The Attica Prison Uprising of 1971 is one of the most disturbing episodes in the history of New York State and, indeed, the nation as a whole. It lasted four days, cost the lives of 43 persons and damaged the lives of hundreds of others, and what happened in the weeks before and the decades after only magnifies the horror. The repercussions of the uprising, the brutality the state used to put it down, the cover-up that followed – all of it continues to reverberate today.
The Attica Correctional Facility was always a hard place. By the time of the uprising some 2,200 inmates, some of them violent criminals, were housed there. But the conditions inside were deplorable, exacerbated by mounting racial tensions between white prison guards and black and Hispanic inmates. On Sept. 9 a relatively minor incident quickly escalated into a riot, and roughly 1,300 prisoners took over Attica’s D yard, taking 42 guards and civilian workers in the process. A prison guard died of injuries as a result of the initial riot, and three inmates were later found dead.
Several eloquent spokesmen soon emerged among the inmates, who used the takeover as a platform to talk about the injustices of the prison system at Attica and elsewhere. One spokesman, 21-year-old L.D. Barkley of Rochester, made a speech that became famous. “We are men!” he pronounced, before the news cameras that had gathered at the prison.
The prisoners demanded improvements in medical, sanitary and food conditions and in visitation rights, and an end to beatings by guards. They began negotiations with state officials, observed by a prominent roster of neutral observers including Buffalo assemblyman Arthur O. Eve, Bronx congressman Herman Badillo, Tom Wicker of The New York Times and civil rights lawyer William Kuntsler. Both the prisoners and the observers asked Governor Nelson A. Rockefeller to join the negotiations, but he refused.
As the talks were going nowhere, the prisoners continued to hold the hostages and treated them relatively well. Meanwhile, outside the prison walls, the State Police prepared to retake Attica. In addition to their own forces, they issued firearms to prison guards and assorted sheriffs’ deputies.
On Rockefeller’s orders, the police struck on the morning of Sept. 13. They dropped tear gas into the yard and opened fire from cellblock roofs — 450 officers discharging more than 4,500 rounds of ammunition, including shotgun pellets and dum-dum bullets, outlawed by the Geneva Convention, that explode on impact. Twenty-nine prisoners and nine hostages were killed, all by police gunfire; at least three prisoners were shot at close range in a manner suggesting an execution. (A tenth hostage later died of his wounds.) More than 100 inmates and hostages were severely wounded.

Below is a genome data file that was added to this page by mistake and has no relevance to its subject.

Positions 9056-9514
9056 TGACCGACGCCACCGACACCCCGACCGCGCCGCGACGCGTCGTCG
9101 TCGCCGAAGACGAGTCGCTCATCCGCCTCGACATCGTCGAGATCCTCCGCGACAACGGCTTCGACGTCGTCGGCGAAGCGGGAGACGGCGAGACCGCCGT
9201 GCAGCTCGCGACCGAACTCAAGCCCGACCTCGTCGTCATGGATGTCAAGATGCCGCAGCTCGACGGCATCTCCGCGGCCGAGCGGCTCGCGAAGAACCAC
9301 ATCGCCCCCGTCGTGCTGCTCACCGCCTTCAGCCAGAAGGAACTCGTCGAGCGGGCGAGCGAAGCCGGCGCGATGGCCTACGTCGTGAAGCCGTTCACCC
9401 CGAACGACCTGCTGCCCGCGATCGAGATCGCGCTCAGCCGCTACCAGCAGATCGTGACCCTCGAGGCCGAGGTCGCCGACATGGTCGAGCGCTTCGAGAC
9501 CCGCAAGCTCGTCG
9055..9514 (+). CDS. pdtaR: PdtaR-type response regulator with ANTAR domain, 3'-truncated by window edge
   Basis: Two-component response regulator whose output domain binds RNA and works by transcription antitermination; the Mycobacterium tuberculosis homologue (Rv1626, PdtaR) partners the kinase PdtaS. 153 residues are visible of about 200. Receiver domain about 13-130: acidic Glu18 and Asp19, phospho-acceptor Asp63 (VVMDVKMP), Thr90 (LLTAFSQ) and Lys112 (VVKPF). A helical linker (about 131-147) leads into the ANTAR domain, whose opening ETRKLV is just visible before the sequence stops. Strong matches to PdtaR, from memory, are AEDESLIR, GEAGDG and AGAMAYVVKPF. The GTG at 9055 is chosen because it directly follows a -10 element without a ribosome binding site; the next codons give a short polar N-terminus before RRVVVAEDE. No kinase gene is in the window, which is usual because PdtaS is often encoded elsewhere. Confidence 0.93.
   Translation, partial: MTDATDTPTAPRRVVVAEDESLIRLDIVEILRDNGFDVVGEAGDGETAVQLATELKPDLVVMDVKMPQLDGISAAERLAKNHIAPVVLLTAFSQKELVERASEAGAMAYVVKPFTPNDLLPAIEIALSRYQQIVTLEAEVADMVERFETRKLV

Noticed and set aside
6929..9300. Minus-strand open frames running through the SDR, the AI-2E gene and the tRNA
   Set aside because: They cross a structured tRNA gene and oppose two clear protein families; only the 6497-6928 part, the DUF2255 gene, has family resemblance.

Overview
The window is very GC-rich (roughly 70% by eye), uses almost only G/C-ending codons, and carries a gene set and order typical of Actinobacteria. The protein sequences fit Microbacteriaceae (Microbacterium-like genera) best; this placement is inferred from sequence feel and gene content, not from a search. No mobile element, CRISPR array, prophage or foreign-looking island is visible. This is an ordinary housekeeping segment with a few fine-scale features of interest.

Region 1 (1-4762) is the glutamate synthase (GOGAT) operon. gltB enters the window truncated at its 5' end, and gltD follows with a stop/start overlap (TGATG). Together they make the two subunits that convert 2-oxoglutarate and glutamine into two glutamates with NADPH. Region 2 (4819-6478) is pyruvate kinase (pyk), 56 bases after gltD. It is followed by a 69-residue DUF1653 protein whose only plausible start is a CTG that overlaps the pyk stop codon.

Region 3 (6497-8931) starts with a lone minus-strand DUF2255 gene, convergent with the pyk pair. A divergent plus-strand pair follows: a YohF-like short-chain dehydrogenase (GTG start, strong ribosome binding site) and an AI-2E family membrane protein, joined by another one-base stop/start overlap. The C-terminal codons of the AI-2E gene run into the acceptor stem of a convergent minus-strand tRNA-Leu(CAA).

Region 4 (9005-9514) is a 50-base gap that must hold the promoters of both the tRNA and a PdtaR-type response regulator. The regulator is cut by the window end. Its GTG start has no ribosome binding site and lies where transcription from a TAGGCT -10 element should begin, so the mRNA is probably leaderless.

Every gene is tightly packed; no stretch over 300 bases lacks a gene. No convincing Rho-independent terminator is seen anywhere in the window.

The State Police announced that the nine hostages had their throats slit by the inmates, but the Monroe County coroner refuted the claim, ascribing their deaths to police bullets.
L.D. Barkley was among the dead. Another inmate, 19-year-old Charles Pernasalice, in Attica on charges stemming from a bike theft he committed at 16, was one of those who would later testify on what it was like to live through the hail of gunfire. “You’d see them getting blown apart,” he remembered.
Attica was recaptured, and with that the retributions began. Police and guards beat prisoners bloody, forced them to crawl in the mud and run naked through gauntlets, tortured them with rifle butts and lit cigarettes, hurled racial slurs at them and otherwise abused them in an orgy of revenge and cruelty.
Eventually sympathetic lawyers helped the prisoners and the hostages, as well as the families of slain inmates and prison guards, bring lawsuits against the state. But the authorities locked away evidence at hidden locations, stalling and stonewalling for years. It would take until the turn of the millennium for the first judgments to finally be awarded. They were all small amounts, paid by New York State, which to this day has never admitted wrongdoing.
The state’s cover-up, however, continued until 2011. It ended only when a muckraking author stumbled across a huge cache of evidence in Albany that had been hidden by the State Police since 1971 — documents, victims’ bloody clothing, testimony of what really happened when the authorities took back the prison. That author —Heather Ann Thompson of the University of Michigan — went on to tell the entire story of Attica and its legacy in the book “Blood on the Water”, winner of the Pulitzer Prize for History in 2017.
Attica prison still stands forbiddingly just outside the small Wyoming County village. There has yet to be another American jailhouse riot as bloody, but the same problems persist in a national prison population now more than five times larger than it was in 1971. In every conceivable way, Attica is still with us.
Cast (in order of appearance):
L.D. Barkley: Corey Grant
Narrator: Susan Banks
State Police commander: Kevin Dennis
Charles Pernasalice: Mike Devine
Sound recording: Omar Fetouh
Sound editing: Micheal Peters
Produced by the Niagara Frontier Heritage Project
Written by Jeff Z. Klein
Associate producer: Karl-Eric Reif
Special thanks to:
Omar Fetouh, WBFO assistant news director
Dave Debo, WBFO news director
Brian Meyer, former WBFO news director
Armin St. George, Crosswater Digital Media
Webpage written by Jeff Z. Klein (Niagara Frontier Heritage Project)